At the upcoming hearings, well-meaning ECHDC board members will hear a variety of extremist views, from “Elimate the Incentives” libertarians to pro-Union, living wage activists. They will hear very little middle of the road, pragmatic, grounded, practical advice that is actually achievable. Which is where we step in. Consider this the input of the Coalition of Enough Already, whose only agenda is to get something built that is fun, feels like Buffalo, and is a good place to take out-of-state family when they come to visit.  After five decades of it being a parking lot, “kinda nice” is a huge improvement.

Brian Castner’s Input:

1) If a canal used to be there, dig it back out. If it didn’t used to be there, don’t make one up. Fake canals are fake. Real canals are fun to skate on in the winter time. Ask Ottawa.

2) Put in underground parking. Most people drive cars, and will into the foreseeable future. Underground parking is better than ramps, and there is a giant hole already dug in the ground. Duh.

3) Cobble streets are fun to walk on. Keep those. But build a bridge to the Outer Harbor. I can see the lighthouse from the Marina – I should be able to walk there in less than 2 hours.

4) Canals and cobble streets are fun to sit next to and eat dinner. Ask San Antonio. Make sure there is room for restaurants, and places to get ice cream, and a couple non-Elmwood shops, and coffee on a cold day. This is what we mean about somewhere to take the family.

5) Buffalo has great parks. We have great parks on the waterfront. We have new green space around the commercial slip, big enough to hold concerts. We don’t need more parkland. We need more stuff to do. No more green space please, except as a place holder to more stuff.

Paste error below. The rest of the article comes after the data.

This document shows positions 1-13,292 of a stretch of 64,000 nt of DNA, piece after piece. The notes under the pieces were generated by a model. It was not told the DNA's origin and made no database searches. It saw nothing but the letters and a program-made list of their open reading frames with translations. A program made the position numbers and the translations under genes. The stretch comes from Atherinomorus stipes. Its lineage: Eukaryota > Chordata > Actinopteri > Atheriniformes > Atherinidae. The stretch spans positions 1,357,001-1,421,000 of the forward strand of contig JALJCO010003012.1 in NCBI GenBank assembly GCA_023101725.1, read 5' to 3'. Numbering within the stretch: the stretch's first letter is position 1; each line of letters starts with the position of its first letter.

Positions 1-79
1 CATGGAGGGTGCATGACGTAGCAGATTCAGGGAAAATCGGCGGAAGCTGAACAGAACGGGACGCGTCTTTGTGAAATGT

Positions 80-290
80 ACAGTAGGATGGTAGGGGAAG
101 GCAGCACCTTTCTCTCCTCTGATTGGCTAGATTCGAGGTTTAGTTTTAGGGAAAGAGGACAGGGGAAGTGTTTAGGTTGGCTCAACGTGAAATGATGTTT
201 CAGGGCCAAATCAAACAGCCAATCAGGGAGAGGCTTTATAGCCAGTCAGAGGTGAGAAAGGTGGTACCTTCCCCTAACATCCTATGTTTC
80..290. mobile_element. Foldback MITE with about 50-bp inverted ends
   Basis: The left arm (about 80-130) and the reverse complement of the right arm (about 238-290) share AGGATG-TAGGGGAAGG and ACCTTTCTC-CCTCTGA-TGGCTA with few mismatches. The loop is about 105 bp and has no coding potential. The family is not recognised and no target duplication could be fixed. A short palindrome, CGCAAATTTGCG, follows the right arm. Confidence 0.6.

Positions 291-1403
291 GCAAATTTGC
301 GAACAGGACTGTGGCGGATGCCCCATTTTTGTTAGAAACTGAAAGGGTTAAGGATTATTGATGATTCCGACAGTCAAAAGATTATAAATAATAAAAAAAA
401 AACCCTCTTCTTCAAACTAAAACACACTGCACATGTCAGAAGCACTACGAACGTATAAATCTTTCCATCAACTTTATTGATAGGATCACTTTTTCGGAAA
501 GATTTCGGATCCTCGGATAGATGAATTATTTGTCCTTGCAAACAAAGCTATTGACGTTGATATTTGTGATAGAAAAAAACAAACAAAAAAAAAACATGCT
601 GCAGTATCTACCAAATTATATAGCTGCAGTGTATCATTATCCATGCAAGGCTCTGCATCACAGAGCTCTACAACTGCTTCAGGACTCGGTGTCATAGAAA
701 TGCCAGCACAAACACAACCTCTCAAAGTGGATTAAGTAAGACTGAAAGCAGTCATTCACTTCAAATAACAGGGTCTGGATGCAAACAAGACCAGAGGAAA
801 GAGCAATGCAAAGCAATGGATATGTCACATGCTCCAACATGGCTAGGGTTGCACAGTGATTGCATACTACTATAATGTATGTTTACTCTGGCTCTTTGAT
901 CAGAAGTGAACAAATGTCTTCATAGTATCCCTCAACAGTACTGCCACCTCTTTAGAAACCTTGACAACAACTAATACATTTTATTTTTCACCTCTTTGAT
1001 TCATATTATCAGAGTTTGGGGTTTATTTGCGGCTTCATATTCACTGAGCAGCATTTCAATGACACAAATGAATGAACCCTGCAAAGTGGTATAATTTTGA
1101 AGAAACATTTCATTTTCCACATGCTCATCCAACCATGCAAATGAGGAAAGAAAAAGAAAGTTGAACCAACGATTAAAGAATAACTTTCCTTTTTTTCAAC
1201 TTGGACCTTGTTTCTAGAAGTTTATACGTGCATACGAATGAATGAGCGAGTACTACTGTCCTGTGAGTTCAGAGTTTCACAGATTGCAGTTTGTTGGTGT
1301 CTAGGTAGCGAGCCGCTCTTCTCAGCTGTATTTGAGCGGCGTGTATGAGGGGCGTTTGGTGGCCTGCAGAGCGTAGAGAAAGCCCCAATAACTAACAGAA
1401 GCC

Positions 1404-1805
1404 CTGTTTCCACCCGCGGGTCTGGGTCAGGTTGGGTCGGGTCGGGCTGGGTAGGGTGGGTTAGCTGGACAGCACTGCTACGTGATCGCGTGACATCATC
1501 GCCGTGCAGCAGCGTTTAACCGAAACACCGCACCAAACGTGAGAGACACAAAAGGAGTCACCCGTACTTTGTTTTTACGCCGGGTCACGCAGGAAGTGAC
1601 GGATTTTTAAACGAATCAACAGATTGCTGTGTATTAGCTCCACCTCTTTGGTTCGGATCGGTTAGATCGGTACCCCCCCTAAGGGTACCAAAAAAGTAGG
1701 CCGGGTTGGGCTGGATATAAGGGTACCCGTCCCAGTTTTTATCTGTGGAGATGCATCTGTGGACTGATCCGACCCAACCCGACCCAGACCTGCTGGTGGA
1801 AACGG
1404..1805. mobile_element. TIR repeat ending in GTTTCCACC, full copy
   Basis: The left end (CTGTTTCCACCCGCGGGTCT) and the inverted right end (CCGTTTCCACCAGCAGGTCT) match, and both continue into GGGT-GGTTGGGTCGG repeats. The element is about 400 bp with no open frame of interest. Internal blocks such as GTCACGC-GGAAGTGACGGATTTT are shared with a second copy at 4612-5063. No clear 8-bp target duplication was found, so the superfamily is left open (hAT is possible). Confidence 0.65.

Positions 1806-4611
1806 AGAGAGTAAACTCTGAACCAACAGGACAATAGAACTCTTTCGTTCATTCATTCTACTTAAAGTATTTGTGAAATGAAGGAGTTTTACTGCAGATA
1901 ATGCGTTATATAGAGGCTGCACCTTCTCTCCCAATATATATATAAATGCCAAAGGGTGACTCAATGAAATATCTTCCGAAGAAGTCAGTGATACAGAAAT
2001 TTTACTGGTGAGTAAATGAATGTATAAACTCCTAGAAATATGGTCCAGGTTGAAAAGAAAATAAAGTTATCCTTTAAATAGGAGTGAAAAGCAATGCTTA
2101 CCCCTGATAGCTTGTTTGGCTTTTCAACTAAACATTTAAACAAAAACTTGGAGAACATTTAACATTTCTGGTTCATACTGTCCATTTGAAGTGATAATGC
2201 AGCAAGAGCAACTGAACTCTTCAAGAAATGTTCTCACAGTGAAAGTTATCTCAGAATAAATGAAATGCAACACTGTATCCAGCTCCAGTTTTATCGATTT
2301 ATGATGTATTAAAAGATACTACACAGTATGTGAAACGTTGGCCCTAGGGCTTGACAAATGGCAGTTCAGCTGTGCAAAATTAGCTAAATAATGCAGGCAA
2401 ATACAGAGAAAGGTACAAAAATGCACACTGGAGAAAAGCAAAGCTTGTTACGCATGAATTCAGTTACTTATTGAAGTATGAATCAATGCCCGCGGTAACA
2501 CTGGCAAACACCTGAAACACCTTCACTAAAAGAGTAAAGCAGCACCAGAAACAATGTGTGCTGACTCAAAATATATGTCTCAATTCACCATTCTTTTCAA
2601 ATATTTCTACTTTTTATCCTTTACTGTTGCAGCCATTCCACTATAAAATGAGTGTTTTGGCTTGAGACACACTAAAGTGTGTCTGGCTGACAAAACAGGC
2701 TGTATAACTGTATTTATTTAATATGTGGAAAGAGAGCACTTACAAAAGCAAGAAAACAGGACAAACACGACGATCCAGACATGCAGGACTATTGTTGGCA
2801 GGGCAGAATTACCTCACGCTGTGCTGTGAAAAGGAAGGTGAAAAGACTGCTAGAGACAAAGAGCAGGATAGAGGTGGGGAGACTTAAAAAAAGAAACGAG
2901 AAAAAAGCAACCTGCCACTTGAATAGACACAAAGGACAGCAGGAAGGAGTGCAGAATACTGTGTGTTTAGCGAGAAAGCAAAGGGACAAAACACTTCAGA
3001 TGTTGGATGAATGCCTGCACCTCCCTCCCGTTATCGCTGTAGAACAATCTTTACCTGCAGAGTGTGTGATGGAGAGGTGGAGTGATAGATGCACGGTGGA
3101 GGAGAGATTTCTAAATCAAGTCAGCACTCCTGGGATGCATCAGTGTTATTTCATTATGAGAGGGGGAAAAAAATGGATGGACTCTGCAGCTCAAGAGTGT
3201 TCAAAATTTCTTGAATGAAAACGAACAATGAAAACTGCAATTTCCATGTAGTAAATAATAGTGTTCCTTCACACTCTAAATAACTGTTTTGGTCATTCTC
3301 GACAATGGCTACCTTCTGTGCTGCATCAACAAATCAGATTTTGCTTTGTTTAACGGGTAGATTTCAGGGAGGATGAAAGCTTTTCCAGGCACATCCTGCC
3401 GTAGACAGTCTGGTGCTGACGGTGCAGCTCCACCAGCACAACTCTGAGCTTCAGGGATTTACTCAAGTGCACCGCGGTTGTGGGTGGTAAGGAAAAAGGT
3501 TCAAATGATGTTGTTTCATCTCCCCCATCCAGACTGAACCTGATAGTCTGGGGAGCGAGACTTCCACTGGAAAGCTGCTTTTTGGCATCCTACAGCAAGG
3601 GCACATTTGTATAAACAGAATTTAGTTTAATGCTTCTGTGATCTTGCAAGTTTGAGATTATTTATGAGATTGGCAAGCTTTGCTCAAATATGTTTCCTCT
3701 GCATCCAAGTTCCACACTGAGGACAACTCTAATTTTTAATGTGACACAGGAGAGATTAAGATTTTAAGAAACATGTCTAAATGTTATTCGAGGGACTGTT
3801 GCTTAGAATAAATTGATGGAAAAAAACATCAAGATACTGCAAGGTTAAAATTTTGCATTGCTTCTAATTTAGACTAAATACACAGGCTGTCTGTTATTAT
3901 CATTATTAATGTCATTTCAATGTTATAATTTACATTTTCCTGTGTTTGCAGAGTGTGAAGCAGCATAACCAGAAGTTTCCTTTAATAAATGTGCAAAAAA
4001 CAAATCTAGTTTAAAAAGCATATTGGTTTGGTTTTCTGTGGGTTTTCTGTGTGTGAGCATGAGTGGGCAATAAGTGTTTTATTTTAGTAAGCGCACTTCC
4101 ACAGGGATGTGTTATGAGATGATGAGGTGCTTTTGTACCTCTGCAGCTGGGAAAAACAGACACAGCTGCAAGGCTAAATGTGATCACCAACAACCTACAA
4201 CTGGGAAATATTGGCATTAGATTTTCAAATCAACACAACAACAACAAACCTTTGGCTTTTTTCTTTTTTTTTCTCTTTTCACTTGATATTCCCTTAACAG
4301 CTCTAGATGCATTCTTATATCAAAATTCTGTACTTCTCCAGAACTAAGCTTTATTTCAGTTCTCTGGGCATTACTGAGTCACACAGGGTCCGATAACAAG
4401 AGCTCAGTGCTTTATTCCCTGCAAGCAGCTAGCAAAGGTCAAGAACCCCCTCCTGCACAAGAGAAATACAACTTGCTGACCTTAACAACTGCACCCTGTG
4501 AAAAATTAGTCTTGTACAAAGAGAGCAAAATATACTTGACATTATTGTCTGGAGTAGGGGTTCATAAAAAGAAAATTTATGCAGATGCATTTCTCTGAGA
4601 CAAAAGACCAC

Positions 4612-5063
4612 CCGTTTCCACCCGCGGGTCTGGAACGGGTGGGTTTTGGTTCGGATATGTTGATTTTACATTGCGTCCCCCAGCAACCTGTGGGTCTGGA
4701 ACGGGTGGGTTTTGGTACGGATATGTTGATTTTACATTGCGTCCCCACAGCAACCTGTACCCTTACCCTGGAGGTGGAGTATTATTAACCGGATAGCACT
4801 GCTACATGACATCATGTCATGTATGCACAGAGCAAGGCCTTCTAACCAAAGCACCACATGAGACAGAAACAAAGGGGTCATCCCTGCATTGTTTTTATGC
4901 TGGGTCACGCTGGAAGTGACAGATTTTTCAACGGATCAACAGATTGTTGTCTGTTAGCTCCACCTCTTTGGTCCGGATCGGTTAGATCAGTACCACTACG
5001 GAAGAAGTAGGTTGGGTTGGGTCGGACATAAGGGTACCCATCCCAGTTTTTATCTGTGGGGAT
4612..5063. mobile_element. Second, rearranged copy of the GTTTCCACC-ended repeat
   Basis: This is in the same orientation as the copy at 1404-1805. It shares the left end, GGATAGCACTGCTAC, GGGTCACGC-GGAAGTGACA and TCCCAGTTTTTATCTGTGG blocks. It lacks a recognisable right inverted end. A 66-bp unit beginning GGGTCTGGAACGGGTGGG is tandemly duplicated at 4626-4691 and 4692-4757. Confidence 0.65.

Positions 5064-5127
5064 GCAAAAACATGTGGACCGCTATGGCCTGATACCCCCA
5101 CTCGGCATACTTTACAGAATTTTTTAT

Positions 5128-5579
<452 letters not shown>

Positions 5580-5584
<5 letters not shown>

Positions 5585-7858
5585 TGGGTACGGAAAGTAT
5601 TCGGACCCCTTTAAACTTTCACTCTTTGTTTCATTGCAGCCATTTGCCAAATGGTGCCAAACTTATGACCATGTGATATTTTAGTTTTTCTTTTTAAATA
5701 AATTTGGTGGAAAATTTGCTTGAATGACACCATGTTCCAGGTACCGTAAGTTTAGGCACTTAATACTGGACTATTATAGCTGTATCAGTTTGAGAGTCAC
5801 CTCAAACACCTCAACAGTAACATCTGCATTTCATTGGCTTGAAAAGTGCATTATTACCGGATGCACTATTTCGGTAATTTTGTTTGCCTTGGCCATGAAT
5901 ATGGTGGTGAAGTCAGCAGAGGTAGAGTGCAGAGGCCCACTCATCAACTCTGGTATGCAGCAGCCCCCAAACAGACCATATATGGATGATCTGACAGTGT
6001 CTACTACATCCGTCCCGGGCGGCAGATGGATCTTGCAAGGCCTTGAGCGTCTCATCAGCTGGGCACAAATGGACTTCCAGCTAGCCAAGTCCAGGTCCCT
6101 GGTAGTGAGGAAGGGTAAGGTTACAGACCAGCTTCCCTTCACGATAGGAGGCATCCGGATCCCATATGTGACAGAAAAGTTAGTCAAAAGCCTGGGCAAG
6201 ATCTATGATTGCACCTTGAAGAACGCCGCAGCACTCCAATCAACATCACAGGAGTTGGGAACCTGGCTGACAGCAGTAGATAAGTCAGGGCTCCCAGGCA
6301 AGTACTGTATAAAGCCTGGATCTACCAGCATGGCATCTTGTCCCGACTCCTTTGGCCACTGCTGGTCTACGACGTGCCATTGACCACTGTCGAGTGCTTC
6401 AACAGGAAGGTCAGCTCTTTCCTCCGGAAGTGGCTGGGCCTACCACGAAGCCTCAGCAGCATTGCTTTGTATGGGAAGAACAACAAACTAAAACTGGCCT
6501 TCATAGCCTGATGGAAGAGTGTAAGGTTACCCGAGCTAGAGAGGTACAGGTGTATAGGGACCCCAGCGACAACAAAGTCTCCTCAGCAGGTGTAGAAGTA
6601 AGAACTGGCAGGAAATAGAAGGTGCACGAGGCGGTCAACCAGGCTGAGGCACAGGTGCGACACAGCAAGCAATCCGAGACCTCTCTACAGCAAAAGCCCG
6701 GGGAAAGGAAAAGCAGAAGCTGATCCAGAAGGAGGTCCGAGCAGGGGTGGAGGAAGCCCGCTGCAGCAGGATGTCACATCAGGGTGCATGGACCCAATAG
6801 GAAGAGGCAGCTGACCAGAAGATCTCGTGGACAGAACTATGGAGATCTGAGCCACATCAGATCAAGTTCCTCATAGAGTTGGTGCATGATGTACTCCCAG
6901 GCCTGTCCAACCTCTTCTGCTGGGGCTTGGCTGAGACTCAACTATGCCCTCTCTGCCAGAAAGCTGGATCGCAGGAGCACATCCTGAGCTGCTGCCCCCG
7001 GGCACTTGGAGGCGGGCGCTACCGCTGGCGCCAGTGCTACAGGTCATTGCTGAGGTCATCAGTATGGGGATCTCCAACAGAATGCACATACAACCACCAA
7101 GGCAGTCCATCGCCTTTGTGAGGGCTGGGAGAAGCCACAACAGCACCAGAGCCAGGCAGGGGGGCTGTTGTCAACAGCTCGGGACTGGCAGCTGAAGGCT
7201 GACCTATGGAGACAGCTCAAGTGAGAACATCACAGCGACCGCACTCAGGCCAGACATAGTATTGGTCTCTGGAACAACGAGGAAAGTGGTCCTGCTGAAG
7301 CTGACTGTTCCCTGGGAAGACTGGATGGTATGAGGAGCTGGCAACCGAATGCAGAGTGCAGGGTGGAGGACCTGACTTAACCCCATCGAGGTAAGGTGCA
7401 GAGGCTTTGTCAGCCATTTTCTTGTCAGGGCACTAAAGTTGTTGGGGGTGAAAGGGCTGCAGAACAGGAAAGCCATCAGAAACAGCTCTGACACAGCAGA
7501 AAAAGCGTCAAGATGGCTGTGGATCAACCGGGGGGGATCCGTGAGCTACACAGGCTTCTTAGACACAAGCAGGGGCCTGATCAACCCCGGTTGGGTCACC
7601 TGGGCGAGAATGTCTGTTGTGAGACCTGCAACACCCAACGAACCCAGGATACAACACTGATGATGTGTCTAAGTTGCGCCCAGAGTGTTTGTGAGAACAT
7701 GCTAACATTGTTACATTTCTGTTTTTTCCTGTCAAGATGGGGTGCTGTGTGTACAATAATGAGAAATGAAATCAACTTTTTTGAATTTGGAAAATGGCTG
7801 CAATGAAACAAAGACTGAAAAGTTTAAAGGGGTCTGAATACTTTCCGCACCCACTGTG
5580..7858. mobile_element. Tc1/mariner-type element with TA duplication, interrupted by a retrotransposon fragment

6) An Aquarium of the Great Lakes sounds like fun, but 1.2 million people don’t need, and can’t support, two aquariums. Open one at Canal Side if Niagara Falls will close theirs. Make the one at Canal Side look like the Wild Center in the Adirondacks – the kid’s love it. Why should Niagara Falls have to close their aquarium and move their animals to Buffalo? Because we’re a region and should start acting like it. The Niagara Falls aquarium is old and smells funny, and before they invest a bunch of money in it, we should do better at Canal Side. Niagara Falls has a great casino and waterfall and 5 million visitors – they aren’t left in the cold.

7) A Mall of Museums sounds like Main Place Mall – empty and FAILy. A museum related to the Erie Canal makes sense. So does the aerospace museum to coordinate with Naval Park. But every homeless museum doesn’t need to set up shop at Canal Side. Putting a picture of Irv Weinstein next to an old bike and couple used accordions doesn’t like fun.

8 ) Public Markets are fun, but hard. Pike Street Market in Seattle is old, covered, and heated. Saturday Market in Portland is under a bridge (Skyway bonus!), but closed half the year for the weather. Start small, on the existing park space, because we don’t need a replica of the Broadway Mausoleum on the waterfront.

9) Waterparks are tacky. Like really tacky. And not the kind of destination that really fits with Canal Side. We already go to Great Wolf or Darien Lake for that. Let Niagara Falls have their fake snowslide, and leave well enough alone. See #6.

10) Build the whole thing using the new Buffalo Smart Code. Because the old code is really . . . old.

This is the most reasonable advice you will hear the rest of the year. Please write it down.

Chris Smith’s input:

The short answer: Finish implementing the approved and funded Tim Tielman 2004 master plan, fill in the hole where the Buffalo Auditorium once stood, run commercial grade sewage and utilities, plant some grass, throw down a bench or two, zone it with the upcoming form based code, cobble the streets, escrow the currently available public monies, offer incentives to developers (i.e. tax free zone) and call it a day.  All done.

The long answer: